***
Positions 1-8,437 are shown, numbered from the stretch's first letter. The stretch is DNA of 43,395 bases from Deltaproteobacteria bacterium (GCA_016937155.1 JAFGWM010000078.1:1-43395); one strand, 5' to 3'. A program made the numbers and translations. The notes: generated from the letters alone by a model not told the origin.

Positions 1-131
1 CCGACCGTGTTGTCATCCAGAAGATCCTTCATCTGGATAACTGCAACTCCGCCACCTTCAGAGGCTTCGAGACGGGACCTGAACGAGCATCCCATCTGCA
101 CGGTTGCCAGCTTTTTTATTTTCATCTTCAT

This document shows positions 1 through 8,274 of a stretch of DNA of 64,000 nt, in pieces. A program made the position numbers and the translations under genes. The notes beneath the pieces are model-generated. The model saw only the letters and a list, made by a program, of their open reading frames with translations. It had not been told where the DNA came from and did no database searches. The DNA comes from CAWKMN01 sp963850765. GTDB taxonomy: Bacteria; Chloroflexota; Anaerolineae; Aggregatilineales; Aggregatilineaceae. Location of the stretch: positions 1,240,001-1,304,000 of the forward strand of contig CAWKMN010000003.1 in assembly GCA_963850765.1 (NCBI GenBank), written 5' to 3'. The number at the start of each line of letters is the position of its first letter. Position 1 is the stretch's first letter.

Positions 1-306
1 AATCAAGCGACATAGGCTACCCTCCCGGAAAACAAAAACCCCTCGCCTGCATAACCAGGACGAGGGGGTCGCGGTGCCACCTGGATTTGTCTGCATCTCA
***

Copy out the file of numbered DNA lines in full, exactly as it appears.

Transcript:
Positions 1-8,437 are shown, numbered from the stretch's first letter. The stretch is DNA of 43,395 bases from Deltaproteobacteria bacterium (GCA_016937155.1 JAFGWM010000078.1:1-43395); one strand, 5' to 3'. A program made the numbers and translations. The notes: generated from the letters alone by a model not told the origin.

Positions 1-131
1 CCGACCGTGTTGTCATCCAGAAGATCCTTCATCTGGATAACTGCAACTCCGCCACCTTCAGAGGCTTCGAGACGGGACCTGAACGAGCATCCCATCTGCA
101 CGGTTGCCAGCTTTTTTATTTTCATCTTCAT

This document shows positions 1 through 8,274 of a stretch of DNA of 64,000 nt, in pieces. A program made the position numbers and the translations under genes. The notes beneath the pieces are model-generated. The model saw only the letters and a list, made by a program, of their open reading frames with translations. It had not been told where the DNA came from and did no database searches. The DNA comes from CAWKMN01 sp963850765. GTDB taxonomy: Bacteria; Chloroflexota; Anaerolineae; Aggregatilineales; Aggregatilineaceae. Location of the stretch: positions 1,240,001-1,304,000 of the forward strand of contig CAWKMN010000003.1 in assembly GCA_963850765.1 (NCBI GenBank), written 5' to 3'. The number at the start of each line of letters is the position of its first letter. Position 1 is the stretch's first letter.

Positions 1-306
1 AATCAAGCGACATAGGCTACCCTCCCGGAAAACAAAAACCCCTCGCCTGCATAACCAGGACGAGGGGGTCGCGGTGCCACCTGGATTTGTCTGCATCTCA